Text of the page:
There are more labels and acronyms in our lexicon every day! But why do we have this ingrained desire to classify everything? As language develops, so too does the need to label, classify, justify… well… everything… For example:

Hi, I am Victoria, I am engaged, and I am an ally to the LGBTQI community.

While that identifies our gender and sexual preference, it doesn’t begin to delve into the options available and the requirement for people to offer specificity in all areas of their sexual lives. Whether you are cis-gendered, non-binary, straight, gay, bisexual, polyamorous, monogamous… people want to know the details and reasoning behind each classification.


I am not referring to love-making or a jolly good seeing to, but the biological differences between male and female. Sex is the biological differences in chromosomes, hormones, and the internal and external sex organs; these are the biological markers of male or female. Some individuals can be intersex as well – which means they don’t fit perfectly into the categories of male or female. Sex is assigned at birth, or in an ultrasound before birth.

Sex is not to be confused with gender. Where sex includes the biological characteristics of a person, gender includes the social and cultural characteristics that distinguish masculine and feminine. One does not equal the other; an assigned female at birth could identity as masculine gendered.


Gender identity is not a new concept. In fact, it was coined mid 1960’s, but existed long before that. However, this definition only saw two options: masculine or feminine. Gender labels and identities are constantly shifting and are now defined as a person’s self-concept of their gender. Rather than simply a man or woman option, people might also be non-binary, gender fluid, or any number of other gender identities. Transgender refers to a person whose gender is not the one they were assigned to at birth. Cisgender refers to someone who does identify with the gender they were assigned when born. Transgender and cisgender people also identify as men, women, non-binary, or any of the other options discussed above.

Hi, I am Victoria, a female, I am engaged to a male, and I am an ally to the LGBTQI community.

Sexual Orientation

There’s a common misconception that gender and sexuality are the same concept, but this is not the case. Just because a person identifies as a woman, it does not guarantee that they also identify as being straight. Sexual orientation is the sexual attraction to a gender(s). Again, this began with heterosexual or homosexual, but continues to progress to include bisexual, asexual, pansexual… Each sexual preference is not determined by the gender identity of a person.

Romantic orientation refers to what type of romantic attraction someone feels. In many cases, a person’s sexual and romantic attraction will be the same or similar. Again, this is NOT always the case.  Someone might identify as bisexual, but hetero-romantic.

Hi, I am Victoria, a straight female, I am engaged to a straight male, and I am an ally to the LGBTQI community.

Do Not Judge My Sexuality By My Gender Identity

While I am not suggesting that I am trying on different sexualities for the “right fit” as Goldilocks did with porridge, I am demonstrating that gender and sexuality are their own unique concepts.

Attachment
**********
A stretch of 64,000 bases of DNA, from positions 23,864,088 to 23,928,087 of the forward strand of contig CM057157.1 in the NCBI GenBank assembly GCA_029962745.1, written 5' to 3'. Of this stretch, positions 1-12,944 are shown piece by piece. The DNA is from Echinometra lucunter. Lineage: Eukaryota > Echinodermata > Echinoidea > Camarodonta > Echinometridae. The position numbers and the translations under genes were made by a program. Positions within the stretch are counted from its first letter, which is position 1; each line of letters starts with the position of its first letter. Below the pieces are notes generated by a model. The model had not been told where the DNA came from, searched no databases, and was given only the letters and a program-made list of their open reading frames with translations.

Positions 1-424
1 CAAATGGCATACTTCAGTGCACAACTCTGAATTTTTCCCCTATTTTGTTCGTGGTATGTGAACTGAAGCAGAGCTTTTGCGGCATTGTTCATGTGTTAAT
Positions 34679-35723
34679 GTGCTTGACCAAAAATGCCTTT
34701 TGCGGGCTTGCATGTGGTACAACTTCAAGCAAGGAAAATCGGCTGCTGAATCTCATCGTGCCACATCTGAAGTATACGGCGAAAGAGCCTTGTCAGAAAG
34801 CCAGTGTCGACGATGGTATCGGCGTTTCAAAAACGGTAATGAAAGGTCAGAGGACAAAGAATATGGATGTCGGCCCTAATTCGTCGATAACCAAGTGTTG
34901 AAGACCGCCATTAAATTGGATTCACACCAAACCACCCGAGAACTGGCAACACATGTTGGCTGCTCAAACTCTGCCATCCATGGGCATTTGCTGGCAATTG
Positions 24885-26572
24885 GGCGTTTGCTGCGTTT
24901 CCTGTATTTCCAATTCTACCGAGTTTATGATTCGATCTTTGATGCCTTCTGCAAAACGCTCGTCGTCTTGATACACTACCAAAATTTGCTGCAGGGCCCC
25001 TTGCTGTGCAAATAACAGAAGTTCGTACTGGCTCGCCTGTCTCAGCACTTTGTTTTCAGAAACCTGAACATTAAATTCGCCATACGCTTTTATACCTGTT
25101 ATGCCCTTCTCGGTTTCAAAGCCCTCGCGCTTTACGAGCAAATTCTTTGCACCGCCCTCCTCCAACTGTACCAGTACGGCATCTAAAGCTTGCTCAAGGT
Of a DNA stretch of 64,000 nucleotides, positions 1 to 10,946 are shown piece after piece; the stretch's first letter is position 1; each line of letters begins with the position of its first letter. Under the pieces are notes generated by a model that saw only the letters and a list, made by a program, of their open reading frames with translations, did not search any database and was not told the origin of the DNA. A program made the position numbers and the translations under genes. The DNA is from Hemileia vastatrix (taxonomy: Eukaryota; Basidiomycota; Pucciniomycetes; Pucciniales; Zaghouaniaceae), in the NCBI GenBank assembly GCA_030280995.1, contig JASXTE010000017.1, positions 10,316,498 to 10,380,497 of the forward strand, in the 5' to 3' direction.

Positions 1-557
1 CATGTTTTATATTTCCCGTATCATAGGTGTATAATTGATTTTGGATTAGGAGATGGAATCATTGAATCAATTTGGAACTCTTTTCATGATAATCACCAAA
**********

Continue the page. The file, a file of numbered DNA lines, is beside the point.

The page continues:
I could for example identity as:

  • Cis-gendered straight female
  • Cis-gendered bisexual female
  • Cis-gendered lesbian female
  • Cis-gendered asexual female
  • Cis-gendered pansexual female

This has actually been a constant challenge for me; most people assume I am a lipstick lesbian, because I am “too feminine” not to be. Which raises more labels; what’s a “lipstick lesbian” anyway?

More Names for the Same Rose

Lipstick, butch, femme, closeted, dyke, metro, stealth, stud…

Once a person has labelled their gender and sexuality, there might also be the “type” of gay female or straight man that can be labelled. So while I am mistaken for a lipstick lesbian, which typically refers to a lesbian with feminine gender expression, I actually identify as a cis-gendered female. This means a person who identifies as their birth gender. For example, a straight cis-gendered male could also be metrosexual. For a homosexual cis-gendered male, they could also be closeted. For a transgendered male to female, they could also be stealth…

However, “types” like this can often be considered stereotypes by some individuals. So it’s not a good idea to use a label like this for someone else unless they’ve told you it is how they like to be referred to.

Hi, I am Victoria, a cis-gendered straight female, I am engaged to a cis-gendered straight male, and I am an ally to the LGBTQI community.

The Rose Begins to Wilt… Before I Can Finish Saying My Identity

Identity is a unique process for each individual, and we now know that gender identity and sexual identity are more fluid than what was once believed. In fact, gender fluid is an option for one’s gender identity. However, the constant labelling and private information that is required when classifying ourselves is stifling! Rather than me simply being “Victoria”…

… Hi, I am Victoria, a cis-gendered straight female, I am engaged and in a monogamous relationship with a cis-gendered straight male, and I am an ally to the LGBTQI community.

We don’t normally introduce ourselves with so many labels at once.  But it’s important to pay attention to how others identify themselves and understand what exactly those identities mean.